Line bottom of 13x9-inch pan with green beans. Top with layer of sliced mushrooms, then sprinkle with almonds, if using. In large skillet, fry bacon until crispy. Drain and return 3 tablespoons of drippings to pan. Chop bacon and set aside. Chop green onions, including whites, set aside. Add flour to drippings in skillet and whisk over medium heat until flour browns. Whisk in cream and allow to just boil around edges of pan. Add bleu cheese, reserved bacon and onions and allow cheese to melt, but not boil, in cream sauce. Pour cream mixture over beans, then sprinkle with Parmesan, then French-fried onions. Cover with foil and bake at 400 degrees for 30 minutes. Reduce heat to 350 degrees, remove foil and bake another 30 minutes. Servings: 16. Serving size: 1/2 cup. Per serving: 202 calories, 7.5 g protein, 16.3 g fat, 5.7 g carbohydrates, 1.9 g dietary fiber, 421 mg sodium, 1.3 g sugars, 54 mg cholesterol STEPHANIE NICHOLS

Navasota Valley Electric Cooperative

COOK’S TIP Hot out of the oven, the cream mixture may seem a little runny; it will set up as the pan cools.

RED QUINOA COCONUT YAMS 3 cups mashed, cooked sweet potatoes 1 cup sugar 1/ 2 cup milk 1/ 2 cup butter 2 eggs 1 teaspoon vanilla 1/ 2 teaspoon salt 3 cups cooked red quinoa

TOPPING 1 cup coconut 1 cup chopped walnuts or pecans 1 cup brown sugar 1/3 cup flour 1/3 cup butter, melted 1/2 teaspoon pumpkin pie spice Preheat oven to 375 degrees. Mix potatoes, sugar, milk, butter, eggs, vanilla and salt and spread into a greased 8x8-inch baking dish, then top with the quinoa. Combine coconut, nuts, brown sugar, flour, melted butter and pie spice, then add in layers atop quinoa. Bake 35 minutes. Servings: 12. Serving size: 1/2 cup. Per serving: 562 calories, 7.2 g protein, 30.8 g fat, 62.0 g carbohydrates, 7.4 g dietary fiber, 149 mg sodium, 35.5 g sugars, 70 mg cholesterol DEBORAH GELDARSKI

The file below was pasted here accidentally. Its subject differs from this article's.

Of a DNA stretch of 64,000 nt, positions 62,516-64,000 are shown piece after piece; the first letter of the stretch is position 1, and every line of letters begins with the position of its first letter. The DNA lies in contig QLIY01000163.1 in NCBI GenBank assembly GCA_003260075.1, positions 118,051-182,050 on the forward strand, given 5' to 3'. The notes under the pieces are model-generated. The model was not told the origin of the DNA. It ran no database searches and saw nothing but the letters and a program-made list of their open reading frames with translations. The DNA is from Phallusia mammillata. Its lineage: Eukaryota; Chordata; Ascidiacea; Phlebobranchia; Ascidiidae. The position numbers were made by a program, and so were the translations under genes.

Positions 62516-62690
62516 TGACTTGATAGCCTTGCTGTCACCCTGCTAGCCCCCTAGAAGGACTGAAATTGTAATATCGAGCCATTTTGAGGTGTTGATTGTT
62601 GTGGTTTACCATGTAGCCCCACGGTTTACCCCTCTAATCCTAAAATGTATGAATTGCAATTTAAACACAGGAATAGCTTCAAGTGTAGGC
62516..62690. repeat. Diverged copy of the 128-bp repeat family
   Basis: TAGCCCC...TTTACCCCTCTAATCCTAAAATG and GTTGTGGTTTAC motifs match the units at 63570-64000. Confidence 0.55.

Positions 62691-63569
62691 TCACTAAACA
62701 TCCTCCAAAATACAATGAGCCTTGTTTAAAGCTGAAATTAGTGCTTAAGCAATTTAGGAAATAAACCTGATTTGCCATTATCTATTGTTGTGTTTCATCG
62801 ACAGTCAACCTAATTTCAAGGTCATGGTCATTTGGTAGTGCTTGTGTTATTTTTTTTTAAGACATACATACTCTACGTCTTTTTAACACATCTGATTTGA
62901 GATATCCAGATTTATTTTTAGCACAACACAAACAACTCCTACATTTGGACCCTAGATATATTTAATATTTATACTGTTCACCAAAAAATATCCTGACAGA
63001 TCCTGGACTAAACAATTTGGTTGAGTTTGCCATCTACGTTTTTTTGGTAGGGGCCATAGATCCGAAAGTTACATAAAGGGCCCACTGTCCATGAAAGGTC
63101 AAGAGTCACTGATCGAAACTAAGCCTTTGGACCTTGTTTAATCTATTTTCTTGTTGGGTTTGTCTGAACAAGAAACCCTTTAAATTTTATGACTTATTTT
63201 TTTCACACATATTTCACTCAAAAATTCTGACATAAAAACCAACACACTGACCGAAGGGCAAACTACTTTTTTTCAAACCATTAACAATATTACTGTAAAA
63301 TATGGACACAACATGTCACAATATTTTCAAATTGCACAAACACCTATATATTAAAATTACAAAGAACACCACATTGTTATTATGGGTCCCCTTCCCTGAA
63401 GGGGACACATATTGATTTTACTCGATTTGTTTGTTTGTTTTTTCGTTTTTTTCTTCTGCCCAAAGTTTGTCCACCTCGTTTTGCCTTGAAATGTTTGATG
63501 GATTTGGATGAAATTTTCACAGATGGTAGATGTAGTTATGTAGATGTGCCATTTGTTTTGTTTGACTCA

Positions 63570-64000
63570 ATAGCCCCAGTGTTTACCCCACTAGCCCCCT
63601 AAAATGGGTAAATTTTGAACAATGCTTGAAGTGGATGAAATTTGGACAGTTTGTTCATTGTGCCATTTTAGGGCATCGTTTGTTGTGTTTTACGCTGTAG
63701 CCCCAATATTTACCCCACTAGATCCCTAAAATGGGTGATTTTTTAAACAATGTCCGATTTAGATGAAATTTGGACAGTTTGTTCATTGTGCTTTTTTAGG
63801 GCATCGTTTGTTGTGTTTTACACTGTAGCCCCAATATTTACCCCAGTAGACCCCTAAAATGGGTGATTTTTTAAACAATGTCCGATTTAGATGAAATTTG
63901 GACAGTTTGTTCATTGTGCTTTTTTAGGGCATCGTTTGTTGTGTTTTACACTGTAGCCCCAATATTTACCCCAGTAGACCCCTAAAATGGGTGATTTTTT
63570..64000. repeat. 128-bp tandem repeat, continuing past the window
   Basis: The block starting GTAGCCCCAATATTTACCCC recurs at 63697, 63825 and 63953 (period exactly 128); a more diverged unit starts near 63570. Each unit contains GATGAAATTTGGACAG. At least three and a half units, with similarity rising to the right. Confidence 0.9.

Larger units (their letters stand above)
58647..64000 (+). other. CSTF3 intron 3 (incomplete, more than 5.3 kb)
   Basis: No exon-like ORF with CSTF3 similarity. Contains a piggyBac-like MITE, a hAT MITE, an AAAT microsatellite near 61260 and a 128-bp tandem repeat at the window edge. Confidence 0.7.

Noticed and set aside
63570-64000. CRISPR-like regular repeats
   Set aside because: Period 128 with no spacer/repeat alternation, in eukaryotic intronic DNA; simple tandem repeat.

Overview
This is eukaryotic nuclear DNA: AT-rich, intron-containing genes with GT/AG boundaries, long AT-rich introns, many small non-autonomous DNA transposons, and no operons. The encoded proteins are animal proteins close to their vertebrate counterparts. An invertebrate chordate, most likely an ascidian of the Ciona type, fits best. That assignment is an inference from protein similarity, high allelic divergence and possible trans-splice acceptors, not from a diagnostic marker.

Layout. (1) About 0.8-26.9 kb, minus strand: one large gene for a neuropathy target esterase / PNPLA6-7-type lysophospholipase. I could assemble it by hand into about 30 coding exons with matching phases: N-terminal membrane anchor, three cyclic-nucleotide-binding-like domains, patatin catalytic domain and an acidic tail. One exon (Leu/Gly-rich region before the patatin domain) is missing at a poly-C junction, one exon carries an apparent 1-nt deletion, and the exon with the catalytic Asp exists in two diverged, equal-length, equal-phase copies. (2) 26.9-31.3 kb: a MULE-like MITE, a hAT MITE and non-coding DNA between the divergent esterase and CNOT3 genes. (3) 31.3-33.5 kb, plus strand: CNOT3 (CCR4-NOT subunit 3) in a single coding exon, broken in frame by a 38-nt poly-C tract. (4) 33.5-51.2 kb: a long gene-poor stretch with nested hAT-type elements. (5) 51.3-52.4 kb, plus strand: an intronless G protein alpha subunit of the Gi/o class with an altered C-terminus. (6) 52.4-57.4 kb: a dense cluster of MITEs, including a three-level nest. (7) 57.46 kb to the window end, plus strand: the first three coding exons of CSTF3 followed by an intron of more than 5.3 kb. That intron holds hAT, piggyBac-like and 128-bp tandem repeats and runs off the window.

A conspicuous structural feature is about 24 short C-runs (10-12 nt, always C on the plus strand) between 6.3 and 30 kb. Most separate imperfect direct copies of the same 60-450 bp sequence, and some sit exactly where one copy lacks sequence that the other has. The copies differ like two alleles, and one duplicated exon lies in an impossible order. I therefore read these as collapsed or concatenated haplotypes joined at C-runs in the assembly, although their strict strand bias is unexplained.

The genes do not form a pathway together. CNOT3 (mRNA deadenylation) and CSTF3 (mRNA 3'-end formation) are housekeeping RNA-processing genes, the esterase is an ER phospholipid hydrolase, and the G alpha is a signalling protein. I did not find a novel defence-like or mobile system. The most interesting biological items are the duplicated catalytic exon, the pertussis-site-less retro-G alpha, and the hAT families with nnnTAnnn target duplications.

South Plains Electric Cooperative COOK’S TIP Quinoa (pronounced keen-

WAH) is a grain that originated in South America. It is high in fiber and nutrients and is gluten free.

$100 RECIPE CONTEST

March’s recipe contest topic is Hot Off the Griddle. Do you make your own pancakes, waffles and other battered breakfast delights? Have a recipe for homemade syrup or other toppings? Send us your recipes. The deadline is November 10. Send recipes to Home Cooking, 1122 Colorado, 24th Floor, Austin, TX 78701, or go to www.TexasCoopPower.com and click on Submit and Share. You may also fax them to (512) 763-3408, or e-mail them to recipes@texas-ec.org. Please include your name, address and phone number, as well as the name of your electric co-op. The top winner will receive $100, a copy of 60 Years of Home Cooking and a Texas-shaped trivet. Runners-up will also receive a prize. 2010 © TODD ARENA. IMAGE FROM BIGSTOCK.COM


A spicy twist on Thanksgiving.

What should I do with my shrimp?

Poblano Chicken with Peanuts 1 (6–8 oz.) boneless, skinless chicken breast, cut into strips 2 oz. peanut oil 2 skinless, seedless poblano peppers, roasted on the stovetop or grill

What’s a good soup?